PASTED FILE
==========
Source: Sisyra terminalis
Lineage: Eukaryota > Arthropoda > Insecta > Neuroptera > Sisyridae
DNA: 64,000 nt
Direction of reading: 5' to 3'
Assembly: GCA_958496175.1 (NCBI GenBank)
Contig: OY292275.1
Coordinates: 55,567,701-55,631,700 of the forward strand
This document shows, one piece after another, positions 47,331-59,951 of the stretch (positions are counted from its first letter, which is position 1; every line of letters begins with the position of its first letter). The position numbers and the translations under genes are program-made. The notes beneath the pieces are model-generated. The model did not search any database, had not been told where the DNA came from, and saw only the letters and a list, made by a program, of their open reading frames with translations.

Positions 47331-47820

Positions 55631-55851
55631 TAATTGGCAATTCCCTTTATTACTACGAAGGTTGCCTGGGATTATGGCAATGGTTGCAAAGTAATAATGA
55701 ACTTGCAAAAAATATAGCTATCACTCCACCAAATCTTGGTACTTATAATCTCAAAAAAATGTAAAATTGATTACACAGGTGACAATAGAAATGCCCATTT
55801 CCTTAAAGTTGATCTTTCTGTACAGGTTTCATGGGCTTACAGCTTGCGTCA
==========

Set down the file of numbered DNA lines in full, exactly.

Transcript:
Source: Sisyra terminalis
Lineage: Eukaryota > Arthropoda > Insecta > Neuroptera > Sisyridae
DNA: 64,000 nt
Direction of reading: 5' to 3'
Assembly: GCA_958496175.1 (NCBI GenBank)
Contig: OY292275.1
Coordinates: 55,567,701-55,631,700 of the forward strand
This document shows, one piece after another, positions 47,331-59,951 of the stretch (positions are counted from its first letter, which is position 1; every line of letters begins with the position of its first letter). The position numbers and the translations under genes are program-made. The notes beneath the pieces are model-generated. The model did not search any database, had not been told where the DNA came from, and saw only the letters and a list, made by a program, of their open reading frames with translations.

Positions 47331-47820

Positions 55631-55851
55631 TAATTGGCAATTCCCTTTATTACTACGAAGGTTGCCTGGGATTATGGCAATGGTTGCAAAGTAATAATGA
55701 ACTTGCAAAAAATATAGCTATCACTCCACCAAATCTTGGTACTTATAATCTCAAAAAAATGTAAAATTGATTACACAGGTGACAATAGAAATGCCCATTT
55801 CCTTAAAGTTGATCTTTCTGTACAGGTTTCATGGGCTTACAGCTTGCGTCA